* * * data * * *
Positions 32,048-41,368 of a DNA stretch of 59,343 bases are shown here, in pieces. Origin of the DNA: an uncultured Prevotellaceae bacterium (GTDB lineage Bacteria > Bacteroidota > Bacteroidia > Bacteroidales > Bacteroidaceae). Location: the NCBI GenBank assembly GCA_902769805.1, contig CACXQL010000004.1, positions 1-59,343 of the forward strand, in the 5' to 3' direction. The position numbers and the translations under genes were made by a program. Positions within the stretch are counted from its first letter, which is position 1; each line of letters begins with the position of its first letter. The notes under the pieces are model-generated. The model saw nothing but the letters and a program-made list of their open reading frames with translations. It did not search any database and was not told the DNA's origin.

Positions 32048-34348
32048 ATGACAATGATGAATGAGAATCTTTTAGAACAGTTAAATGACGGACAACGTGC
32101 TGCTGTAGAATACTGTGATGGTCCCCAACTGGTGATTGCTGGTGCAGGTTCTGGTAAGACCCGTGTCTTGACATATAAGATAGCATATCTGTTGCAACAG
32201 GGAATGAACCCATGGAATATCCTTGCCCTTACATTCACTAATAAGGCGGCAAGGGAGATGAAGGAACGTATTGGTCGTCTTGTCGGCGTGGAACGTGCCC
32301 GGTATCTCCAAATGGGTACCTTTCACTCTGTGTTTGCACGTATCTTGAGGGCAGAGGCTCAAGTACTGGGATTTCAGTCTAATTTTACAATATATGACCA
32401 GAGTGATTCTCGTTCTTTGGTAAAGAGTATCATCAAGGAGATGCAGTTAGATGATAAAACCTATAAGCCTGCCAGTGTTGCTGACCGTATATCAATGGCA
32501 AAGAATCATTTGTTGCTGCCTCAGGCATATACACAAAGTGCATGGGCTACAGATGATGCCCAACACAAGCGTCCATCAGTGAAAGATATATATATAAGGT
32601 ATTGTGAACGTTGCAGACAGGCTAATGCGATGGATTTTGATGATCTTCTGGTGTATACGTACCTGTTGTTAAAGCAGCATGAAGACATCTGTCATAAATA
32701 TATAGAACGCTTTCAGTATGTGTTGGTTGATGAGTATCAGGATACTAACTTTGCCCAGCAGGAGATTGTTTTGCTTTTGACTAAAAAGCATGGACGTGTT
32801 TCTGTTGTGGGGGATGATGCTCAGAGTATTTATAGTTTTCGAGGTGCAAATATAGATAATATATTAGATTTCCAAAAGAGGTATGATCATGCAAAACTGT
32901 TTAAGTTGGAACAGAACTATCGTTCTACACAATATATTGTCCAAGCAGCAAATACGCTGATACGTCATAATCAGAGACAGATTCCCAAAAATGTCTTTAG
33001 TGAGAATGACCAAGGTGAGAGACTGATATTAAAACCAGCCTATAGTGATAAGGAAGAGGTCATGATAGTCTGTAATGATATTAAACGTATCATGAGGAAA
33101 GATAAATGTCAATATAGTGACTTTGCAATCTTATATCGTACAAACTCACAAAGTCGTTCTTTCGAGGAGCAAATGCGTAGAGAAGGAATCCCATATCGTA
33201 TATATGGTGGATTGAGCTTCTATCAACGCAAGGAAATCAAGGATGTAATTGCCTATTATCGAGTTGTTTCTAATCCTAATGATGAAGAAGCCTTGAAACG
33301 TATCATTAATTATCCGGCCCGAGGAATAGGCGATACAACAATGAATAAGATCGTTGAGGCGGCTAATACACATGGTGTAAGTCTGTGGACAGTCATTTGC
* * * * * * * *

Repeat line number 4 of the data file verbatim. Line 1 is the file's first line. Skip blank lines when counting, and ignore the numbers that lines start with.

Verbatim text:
32101 TGCTGTAGAATACTGTGATGGTCCCCAACTGGTGATTGCTGGTGCAGGTTCTGGTAAGACCCGTGTCTTGACATATAAGATAGCATATCTGTTGCAACAG